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For certain purposes I had to change field collations from utf8_unicode_ci to utf8_bin in a database. It turned out that the change lead to changes in datatypes that come to python.

The question is how to force mysql-python to return unicode objects to python.

Here is a sample that shows the problem (explicit charset forces use_unicode=1):

>>> con = MySQLdb.connect(..., charset='utf8')
>>> c = c.cursor()
>>> c.execute('SELECT %s COLLATE utf8_bin', u'м')
>>> c.fetchone()
>>> c.description
(("'\xd0\xbc' COLLATE utf8_bin", 253, 2, 3, 3, 31, 0),)

>>> c.execute('SELECT %s COLLATE utf8_unicode_ci', u'м')
>>> c.fetchone()
>>> c.description
(("'\xd0\xbc' COLLATE utf8_unicode_ci", 253, 2, 3, 3, 31, 0),)

In my database the fields are of type VARCHAR, but after the change they behave like BINARY which is not what I want.

share|improve this question
SET NAMES utf8? – Robus Mar 1 '12 at 19:14
@Robus, charset=utf8 does exactly the same – newtover Mar 1 '12 at 19:18
Weren't sure, hence why I only posted it as comment :) I believe actually 'decoding' the variables python-side might require less effort than messing with mysql – Robus Mar 1 '12 at 19:21
@Robus, I think, the problem is actually not with mysql, but with mysql-python. I do want to know how does it differentiate between two cases. Cursor descriptions are the same. – newtover Mar 1 '12 at 21:27

2 Answers 2

up vote 2 down vote accepted

It turns out, that the problem is rather awkward. In short, most variaties and species in MySQL string datatypes map to a single datatype in MySQL's interface with an additional BINARY flag.

Thus, MySQL's VARCHAR, VARBINARY, and a string literal map to the same MySQLdb.constants.FIELD_TYPE.VAR_STRING type in column type definitions, but having an additional MySQLdb.constants.FLAG.BINARY flag when the type is VARBINARY or a string collated with a *_bin collation.

Even though there is a MySQLdb.constants.FIELD_TYPE.VARCHAR type, I failed to find out when it is used. As I said, MySQL VARCHAR columns maps to FIELD_TYPE.VAR_STRING.

The solution becomes rather fragile, if your application uses true binary strings (for example, you store images and fetch them with the same connection as text), since it assumes decoding all binary strings to unicode. Though, it works.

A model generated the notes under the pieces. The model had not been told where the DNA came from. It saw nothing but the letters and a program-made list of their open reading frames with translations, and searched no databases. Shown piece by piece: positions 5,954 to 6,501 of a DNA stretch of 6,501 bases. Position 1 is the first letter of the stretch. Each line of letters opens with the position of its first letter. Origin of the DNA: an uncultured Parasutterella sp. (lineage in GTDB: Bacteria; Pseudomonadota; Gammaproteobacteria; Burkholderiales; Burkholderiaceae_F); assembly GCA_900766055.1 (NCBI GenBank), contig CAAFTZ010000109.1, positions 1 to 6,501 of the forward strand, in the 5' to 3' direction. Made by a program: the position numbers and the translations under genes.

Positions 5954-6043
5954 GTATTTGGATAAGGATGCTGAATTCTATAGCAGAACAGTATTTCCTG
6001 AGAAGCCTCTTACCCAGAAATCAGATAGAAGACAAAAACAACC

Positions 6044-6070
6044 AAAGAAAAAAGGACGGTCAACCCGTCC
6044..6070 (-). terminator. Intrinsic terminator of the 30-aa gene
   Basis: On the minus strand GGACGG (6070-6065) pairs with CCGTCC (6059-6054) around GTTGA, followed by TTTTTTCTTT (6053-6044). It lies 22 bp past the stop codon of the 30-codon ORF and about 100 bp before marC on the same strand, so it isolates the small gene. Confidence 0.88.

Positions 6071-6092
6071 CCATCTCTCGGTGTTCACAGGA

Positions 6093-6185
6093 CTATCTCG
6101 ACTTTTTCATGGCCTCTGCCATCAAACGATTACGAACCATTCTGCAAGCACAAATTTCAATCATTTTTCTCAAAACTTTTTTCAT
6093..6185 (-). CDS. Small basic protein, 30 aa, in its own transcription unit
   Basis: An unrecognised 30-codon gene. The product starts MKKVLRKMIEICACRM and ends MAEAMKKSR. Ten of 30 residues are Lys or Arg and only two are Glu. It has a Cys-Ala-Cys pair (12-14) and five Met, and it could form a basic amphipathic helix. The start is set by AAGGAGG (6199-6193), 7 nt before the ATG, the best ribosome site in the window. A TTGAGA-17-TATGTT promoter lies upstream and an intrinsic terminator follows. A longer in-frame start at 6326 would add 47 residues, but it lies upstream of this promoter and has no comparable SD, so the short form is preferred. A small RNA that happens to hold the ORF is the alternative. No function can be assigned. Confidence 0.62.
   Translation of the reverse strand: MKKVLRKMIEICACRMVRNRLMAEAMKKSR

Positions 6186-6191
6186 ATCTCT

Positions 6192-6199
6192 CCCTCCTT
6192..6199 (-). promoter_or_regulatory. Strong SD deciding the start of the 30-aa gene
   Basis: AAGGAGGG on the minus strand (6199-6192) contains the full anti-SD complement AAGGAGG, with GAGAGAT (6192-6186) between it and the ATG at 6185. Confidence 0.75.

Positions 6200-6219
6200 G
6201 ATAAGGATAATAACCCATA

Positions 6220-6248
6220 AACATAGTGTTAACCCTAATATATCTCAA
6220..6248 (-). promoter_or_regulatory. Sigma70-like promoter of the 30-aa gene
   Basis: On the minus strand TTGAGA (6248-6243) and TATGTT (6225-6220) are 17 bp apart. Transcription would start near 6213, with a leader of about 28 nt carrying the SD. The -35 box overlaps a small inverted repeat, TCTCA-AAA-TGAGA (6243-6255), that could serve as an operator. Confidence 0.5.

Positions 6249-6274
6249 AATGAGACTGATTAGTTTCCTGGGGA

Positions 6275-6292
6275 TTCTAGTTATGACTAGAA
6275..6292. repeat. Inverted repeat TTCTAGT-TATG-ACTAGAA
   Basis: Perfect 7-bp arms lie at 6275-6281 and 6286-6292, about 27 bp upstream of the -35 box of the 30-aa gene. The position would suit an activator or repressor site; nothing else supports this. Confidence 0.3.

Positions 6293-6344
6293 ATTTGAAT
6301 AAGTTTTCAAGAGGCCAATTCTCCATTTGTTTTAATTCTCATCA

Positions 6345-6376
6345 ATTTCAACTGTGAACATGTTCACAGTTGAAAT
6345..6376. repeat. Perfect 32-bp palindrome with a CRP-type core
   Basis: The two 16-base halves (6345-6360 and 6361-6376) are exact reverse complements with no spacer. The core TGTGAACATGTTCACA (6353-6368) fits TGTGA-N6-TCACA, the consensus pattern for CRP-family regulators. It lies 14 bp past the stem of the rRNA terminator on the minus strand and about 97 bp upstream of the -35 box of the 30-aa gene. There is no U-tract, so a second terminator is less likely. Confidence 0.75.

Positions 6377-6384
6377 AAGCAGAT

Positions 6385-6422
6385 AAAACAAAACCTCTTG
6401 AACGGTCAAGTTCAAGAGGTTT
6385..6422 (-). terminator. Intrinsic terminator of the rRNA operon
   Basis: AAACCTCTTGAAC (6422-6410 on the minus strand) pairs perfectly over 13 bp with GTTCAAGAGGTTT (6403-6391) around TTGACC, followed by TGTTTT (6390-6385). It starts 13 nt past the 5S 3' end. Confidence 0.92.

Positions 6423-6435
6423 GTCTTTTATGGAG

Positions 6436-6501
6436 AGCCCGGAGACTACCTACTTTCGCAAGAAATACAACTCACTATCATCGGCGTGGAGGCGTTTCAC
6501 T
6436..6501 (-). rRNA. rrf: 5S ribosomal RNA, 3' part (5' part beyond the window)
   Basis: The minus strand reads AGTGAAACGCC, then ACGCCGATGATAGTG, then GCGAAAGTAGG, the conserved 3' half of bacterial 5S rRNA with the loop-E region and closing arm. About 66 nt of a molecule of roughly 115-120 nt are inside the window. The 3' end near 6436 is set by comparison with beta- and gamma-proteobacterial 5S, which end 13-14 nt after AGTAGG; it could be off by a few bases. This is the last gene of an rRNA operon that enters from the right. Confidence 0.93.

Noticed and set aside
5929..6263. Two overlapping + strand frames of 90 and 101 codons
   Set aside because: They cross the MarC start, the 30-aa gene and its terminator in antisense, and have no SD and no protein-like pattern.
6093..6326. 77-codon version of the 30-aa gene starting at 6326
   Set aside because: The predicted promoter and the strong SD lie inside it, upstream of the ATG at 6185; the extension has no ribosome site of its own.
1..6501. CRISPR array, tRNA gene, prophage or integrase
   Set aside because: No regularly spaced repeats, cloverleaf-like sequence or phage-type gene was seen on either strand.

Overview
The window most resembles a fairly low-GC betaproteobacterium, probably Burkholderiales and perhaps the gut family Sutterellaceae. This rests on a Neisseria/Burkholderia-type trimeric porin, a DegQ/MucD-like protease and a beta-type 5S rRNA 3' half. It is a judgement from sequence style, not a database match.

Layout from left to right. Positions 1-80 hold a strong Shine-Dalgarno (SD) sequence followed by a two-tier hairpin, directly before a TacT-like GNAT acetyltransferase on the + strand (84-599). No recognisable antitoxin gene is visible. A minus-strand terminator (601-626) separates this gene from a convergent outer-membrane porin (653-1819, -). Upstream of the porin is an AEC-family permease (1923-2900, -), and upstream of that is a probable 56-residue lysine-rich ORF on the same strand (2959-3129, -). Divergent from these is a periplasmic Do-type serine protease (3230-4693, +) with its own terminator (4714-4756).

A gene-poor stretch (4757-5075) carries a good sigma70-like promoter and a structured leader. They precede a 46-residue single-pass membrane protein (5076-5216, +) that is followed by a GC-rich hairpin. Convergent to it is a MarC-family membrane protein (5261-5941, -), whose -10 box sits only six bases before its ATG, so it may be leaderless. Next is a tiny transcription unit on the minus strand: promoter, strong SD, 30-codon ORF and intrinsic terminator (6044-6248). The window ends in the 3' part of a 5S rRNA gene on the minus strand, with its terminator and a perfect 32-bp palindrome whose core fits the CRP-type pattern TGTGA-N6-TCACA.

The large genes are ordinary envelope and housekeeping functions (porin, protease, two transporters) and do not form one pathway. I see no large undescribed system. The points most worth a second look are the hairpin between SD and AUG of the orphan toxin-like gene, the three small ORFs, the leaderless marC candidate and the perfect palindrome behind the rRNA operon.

As official docs states:

Because MySQL returns all data as strings and expects you to convert it yourself. This would be a real pain in the ass, but in fact, _mysql can do this for you. (And MySQLdb does do this for you.) To have automatic type conversion done, you need to create a type converter dictionary, and pass this to connect() as the conv keyword parameter.

In practice, real pain in the ass might be the process of constructing your own converters dictionary. But you can import the default one from MySQLdb.converters.conversions and patch it, or even patch it on an instance of the Connection. The trick is to remove a special converter for a FLAG.BINARY flag and add a decoder for all cases. If you explicitly specify a charset parameter for MySQLdb.connect, it forces use_unicode=1 parameter, which adds the decoder for you, but you can do it yourself:

>>> con = MySQLdb.connect(**params)
>>> con.converter[FIELD_TYPE.VAR_STRING]
[(128, <type 'str'>), (None, <function string_decoder at 0x01FFA130>)]
>>> con.converter[FIELD_TYPE.VAR_STRING] = [(None, con.string_decoder)]
>>> c = con.cursor()
>>> c.execute("SELECT %s COLLATE utf8_bin", u'м')
>>> c.fetchone()

You might probably need to make the same hack for FIELD_TYPE.STRING if required.

Another solution is to pass explicit use_unicode=0 to MySQLdb.connect and make all decodings in your code, but I would not.

Hope, this might be useful to someone.

share|improve this answer

It's a large amount of change from using Mysql-Python at the low level, but I think a better idea is to use something like sqlalchemy instead of using the db-api directly, then you could use e.g. types.Unicode and know that it's doing what's required for unicode support for the db-api

Before you jump on me for not answering the question directly, consider this: mysql-python aka MySQLdb is only one of several db-api's for MySQL. It's likely MySQLdb will continue to be supported with new versions, but there are circumstances (such as moving to python 3x, or a host you have no ability to install binary modules on) which may force you to use something else in the future, such as oursql or myconnpy. The people who make sqlalchemy have gone through a lot of effort to support multiple db-api's, and in the case of mysql-python, have even worked around severe bugs in the past. With sqlalchemy, changing to a different db-api would be as simple as changing the connect URL, and it would make sure anything on datatype coercion is handled as you would expect.

That said, to utilize this you'd then need to define your tables in terms of sqlalchemy's schemas and use their query API, but you'd get a lot for it.

share|improve this answer
Well, that sounds good in general, but not in this particular case. But thank you. – newtover Mar 1 '12 at 21:52

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